My one year anniversary of taking Gilenya occurred in May, but my first MRI results and latest blood test since beginning treatment occurred only recently. Multiple Sclerosis can be a very unpredictable disease, but prior to treatment with Gilenya I averaged 2 – 3 relapses per year. My neurologists have told met hat the average gap between relapses is 18 months which I have never achieved. However, I am getting closer every day as this is the longest relapse-free period I have ever had since diagnosis. My Gilenya test results during my last office visit were overwhelmingly positive.
Happy anniversary to me! One year ago today I took my first dose of Gilenya. My heart rate waxed and waned that day, but in the 12 months since my life has steadily improved. I don’t expect roses today, but I am ecstatic that the drug is working for me. Until this time last year, I was in a pattern of a relapse every few months. I have now been relapse-free for one year and counting! So far, Gilenya results have been fantastic.
I began the journey secretly hopeful that I might be one of those few people who miraculously have so many of their lesions shrink and heal on Gilenya, but I was also reasonable. Most of my damage is well over a year old, and most neurologists will tell you to stop expecting any improvement after one year. May 5 2011, deep down I believed that I was stuck with what I had in spite of any contradictory fantasies.
I’ve written much about Gilenya, but it was not my first treatment. At the time of my diagnosis, Rebif (Interferon Beta 1-A) was really the top drug. Tysabri was the latest thing, but it had only just returned to the market after being yanked so my neurologist avoided prescribing it. In my post-diagnosis panic I felt adrift – unable to make a choice I let current trends determine my direction. If you are trying to choose a drug for MS, take a look at our guide to MS.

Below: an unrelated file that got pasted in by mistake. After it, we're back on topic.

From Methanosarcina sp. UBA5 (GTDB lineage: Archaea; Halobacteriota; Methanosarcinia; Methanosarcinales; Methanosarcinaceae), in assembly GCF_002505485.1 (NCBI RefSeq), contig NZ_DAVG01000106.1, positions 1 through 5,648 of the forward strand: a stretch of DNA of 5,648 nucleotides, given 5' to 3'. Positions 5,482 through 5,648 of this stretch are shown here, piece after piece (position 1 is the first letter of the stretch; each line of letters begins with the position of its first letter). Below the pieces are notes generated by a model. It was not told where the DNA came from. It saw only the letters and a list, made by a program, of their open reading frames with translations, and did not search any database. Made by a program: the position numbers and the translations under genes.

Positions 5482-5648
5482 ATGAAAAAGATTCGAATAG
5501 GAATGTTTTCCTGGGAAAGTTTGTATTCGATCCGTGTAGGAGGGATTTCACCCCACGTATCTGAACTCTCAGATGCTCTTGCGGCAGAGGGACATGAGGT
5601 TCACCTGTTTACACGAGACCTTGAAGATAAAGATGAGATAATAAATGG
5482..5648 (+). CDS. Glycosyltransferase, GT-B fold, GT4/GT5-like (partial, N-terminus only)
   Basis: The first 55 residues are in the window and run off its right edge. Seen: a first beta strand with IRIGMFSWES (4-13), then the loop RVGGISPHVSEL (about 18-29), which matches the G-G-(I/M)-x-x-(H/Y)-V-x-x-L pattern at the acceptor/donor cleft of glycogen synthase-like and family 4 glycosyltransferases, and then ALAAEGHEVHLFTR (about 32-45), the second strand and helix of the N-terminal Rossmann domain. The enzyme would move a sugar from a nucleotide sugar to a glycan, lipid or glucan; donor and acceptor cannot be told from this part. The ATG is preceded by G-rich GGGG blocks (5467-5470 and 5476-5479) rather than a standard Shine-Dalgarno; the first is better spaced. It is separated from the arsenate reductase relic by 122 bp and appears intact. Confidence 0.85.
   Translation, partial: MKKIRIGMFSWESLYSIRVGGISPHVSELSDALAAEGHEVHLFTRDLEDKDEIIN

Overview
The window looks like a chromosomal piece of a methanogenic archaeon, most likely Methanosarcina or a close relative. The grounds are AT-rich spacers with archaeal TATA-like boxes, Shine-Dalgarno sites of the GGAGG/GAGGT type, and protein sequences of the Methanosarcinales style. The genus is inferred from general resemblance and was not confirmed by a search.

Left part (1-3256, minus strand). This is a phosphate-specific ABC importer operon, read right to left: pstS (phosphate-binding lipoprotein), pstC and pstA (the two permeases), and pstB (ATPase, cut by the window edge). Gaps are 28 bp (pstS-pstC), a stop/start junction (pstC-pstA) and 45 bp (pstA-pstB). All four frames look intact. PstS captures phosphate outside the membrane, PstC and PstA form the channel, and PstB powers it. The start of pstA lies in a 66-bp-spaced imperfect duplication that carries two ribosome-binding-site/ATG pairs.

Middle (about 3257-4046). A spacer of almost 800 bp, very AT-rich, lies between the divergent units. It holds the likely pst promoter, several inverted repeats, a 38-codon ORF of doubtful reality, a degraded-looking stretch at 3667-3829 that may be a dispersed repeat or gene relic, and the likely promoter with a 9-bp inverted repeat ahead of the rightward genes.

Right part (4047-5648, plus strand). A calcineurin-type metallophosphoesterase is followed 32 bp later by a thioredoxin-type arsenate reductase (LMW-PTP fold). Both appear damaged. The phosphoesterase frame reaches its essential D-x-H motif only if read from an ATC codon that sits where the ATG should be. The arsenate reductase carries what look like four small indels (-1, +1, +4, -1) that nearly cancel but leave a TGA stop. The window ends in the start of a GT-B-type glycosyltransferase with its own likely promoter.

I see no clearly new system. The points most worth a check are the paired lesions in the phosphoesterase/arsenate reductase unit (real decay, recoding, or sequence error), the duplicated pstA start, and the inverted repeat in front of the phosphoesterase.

With 2 aunts successfully using Beta Seron, one might think that I would do well on interferon. However, my father was taken off Avonex and switched to Copaxone when his liver enzymes were too high to be safe. Rebif was a gamble, but my options were limited. The ease of pre-filled syringes and an auto-injector appealed to me over the possibility of mixing the medicine myself or using a larger needle.
YES! At my Gilenya followup today I learned that blood tests confirm I can continue Gilenya!
Although my current neurologist isn’t a fan of letting his patients view any of their test results I stole my paperwork for a quick read during the 3 hour wait to see him.
What I read initially sent me into a panic.
- Page 1: My immune system has been decimated. I am one germ away from sudden death.
- Pages Everything Else: Greek.
Several months have passed since I began taking Gilenya on May 5. Today I’m focusing on the drug’s possible side effects and how I have personally been affected. The good news is that I seem to be mostly fine so far. In spite of this year’s gloomy start with 2 separate attacks within it’s first few months, I have had no attacks since beginning this treatment. In hindsight I really do feel that Rebif, and probably interferons in general, are just not right for my body. Now that I have begun the drug I have started to focus on Gilenya side effects.
With my Gilenya followup appointment looming in a couple of weeks, I’ll soon find out if Gilenya suits me in the long run. As you can see, I do have my fingers crossed!
Will and I spent most of last night in a smoky club in Charlotte. Getting to bed at about 4:30 am not the best way to spend the evening before my first dose of Gilenya.
It has been a bumpy road to get to the first dose. I completed a variety of tests to qualify, endured a prolonged and painful exacerbation brought on by the stress, and fought my insurance company for coverage.
I spent today in my neurologist’s office hooked up to heart monitors and trying to stay awake. I read, slept, and exercised to bring up my heart rate. For the most part, it went alright.
Some good news in my quest to start Gilenya – which is really starting to feel like a quest for the holy grail. I’ve written previously about my hopes for Gilenya and of my frustrations with the slow process. On the day I ceased Rebif I also saw a gastroenterologist for my elevated liver enzymes. The tally so far is $800 for the consult, $600 for the results, and forthcoming bills for some blood tests and an abdomenal ultrasound. Results are that I am clear of all liver diseases – he seemed disappointed. With the liver investigation closed, I am set to begin the Gilenya approval tests required by my neurologist, by my insurance provider, and by Novartis.